With the Championship season looming in the distance, the men’s and women’s track teams will compete in Barton Hall tomorrow for the last time this indoor season. The Red will host the Marc Deneault Memorial Invitational, in memory of Marc Deneault ‘01, who sprinted for the Red before passing away eight years ago.
“It was a very difficult situation for everybody,” said head coach Nathan Taylor, who was only in his first year at Cornell when Deneault died tragically in a car crash. “He was a fantastic kid. One of those kinds of kids that everyone wanted to be around and liked being around. His loss for us, and his family, obviously was a huge blow. So we dedicated this meet to him. … Marc was such an inspirational kid. There’s a certain amount of that legacy that lives on.”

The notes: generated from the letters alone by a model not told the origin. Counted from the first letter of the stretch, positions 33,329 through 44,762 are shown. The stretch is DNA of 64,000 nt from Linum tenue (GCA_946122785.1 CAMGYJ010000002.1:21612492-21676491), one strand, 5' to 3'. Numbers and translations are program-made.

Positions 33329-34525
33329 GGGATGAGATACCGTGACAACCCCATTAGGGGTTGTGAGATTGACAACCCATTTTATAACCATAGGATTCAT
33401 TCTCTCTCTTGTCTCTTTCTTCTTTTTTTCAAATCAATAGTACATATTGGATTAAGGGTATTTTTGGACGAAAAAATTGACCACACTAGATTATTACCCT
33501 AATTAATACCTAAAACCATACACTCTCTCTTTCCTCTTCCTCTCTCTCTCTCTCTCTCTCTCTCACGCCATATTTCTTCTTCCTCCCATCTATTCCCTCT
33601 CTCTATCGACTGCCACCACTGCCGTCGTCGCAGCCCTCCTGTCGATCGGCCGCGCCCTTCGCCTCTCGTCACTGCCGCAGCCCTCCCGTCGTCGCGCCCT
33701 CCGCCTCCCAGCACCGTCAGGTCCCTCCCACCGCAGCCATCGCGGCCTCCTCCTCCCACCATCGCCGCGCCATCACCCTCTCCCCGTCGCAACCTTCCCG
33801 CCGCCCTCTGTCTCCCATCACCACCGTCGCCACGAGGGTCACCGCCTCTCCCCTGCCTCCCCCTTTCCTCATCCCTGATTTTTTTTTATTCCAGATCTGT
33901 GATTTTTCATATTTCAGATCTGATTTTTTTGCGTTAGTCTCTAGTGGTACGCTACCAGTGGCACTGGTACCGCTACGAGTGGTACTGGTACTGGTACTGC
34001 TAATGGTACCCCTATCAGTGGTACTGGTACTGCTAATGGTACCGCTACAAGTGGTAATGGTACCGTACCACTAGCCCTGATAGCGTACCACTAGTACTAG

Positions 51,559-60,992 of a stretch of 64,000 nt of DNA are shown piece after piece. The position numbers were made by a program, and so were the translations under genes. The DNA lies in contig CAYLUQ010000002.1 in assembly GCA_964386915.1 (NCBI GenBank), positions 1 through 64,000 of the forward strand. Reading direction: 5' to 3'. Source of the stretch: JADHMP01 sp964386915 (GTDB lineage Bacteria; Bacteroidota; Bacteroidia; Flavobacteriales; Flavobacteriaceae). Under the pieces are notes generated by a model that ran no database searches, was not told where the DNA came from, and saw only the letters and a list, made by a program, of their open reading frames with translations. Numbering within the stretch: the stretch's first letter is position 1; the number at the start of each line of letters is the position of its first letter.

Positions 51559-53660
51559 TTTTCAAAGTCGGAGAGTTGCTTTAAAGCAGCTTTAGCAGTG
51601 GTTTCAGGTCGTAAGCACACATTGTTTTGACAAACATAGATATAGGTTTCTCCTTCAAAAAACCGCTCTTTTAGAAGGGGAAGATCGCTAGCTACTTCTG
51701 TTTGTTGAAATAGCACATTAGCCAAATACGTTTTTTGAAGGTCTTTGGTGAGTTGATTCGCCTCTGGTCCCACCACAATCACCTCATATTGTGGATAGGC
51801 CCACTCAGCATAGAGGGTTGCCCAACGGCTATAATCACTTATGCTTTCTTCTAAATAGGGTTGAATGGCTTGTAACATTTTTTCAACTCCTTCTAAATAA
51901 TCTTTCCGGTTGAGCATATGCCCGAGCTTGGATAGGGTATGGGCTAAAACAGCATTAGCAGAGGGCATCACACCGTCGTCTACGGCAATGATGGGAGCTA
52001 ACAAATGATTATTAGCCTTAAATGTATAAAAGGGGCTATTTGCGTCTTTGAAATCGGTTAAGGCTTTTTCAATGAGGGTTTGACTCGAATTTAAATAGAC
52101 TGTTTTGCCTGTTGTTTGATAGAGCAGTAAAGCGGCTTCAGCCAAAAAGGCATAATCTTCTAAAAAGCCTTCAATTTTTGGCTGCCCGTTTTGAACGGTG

In what promises to be an emotional meet this weekend, a member of the Deneault family will award MVP awards for both runners and field event athletes.
The men will look for a strong showing from those who have yet to qualify for Indoor Heps, as well as from some athletes looking to stay in rhythm.
“A number of the guys who are definite for the Heps and have things going smoothly won’t compete,” Taylor said. “A group of twenty or so guys are trying to earn those last couple spots to make the Heps team, so they’re really going after it. Then we have events like the high hurdles and the pole vault, where guys are trying to get into a good groove and stay in that groove. So they don’t want to take a weekend off.”
The women will also be competing in Barton Hall this weekend. The meet will be somewhat unorthodox for the women’s side. With the season winding down, and many athletes having qualified for Heps already, the coaches will have to juggle the runners’ events.
“It’s going to be different for different people,” said head coach Lou Duesing. “Not everyone is in the same spot, relative to their fitness, relative to their event, relative to a lot of different things. [We are] really going to focus on trying to do what’s right for everyone. In some instances that means running out of their event.”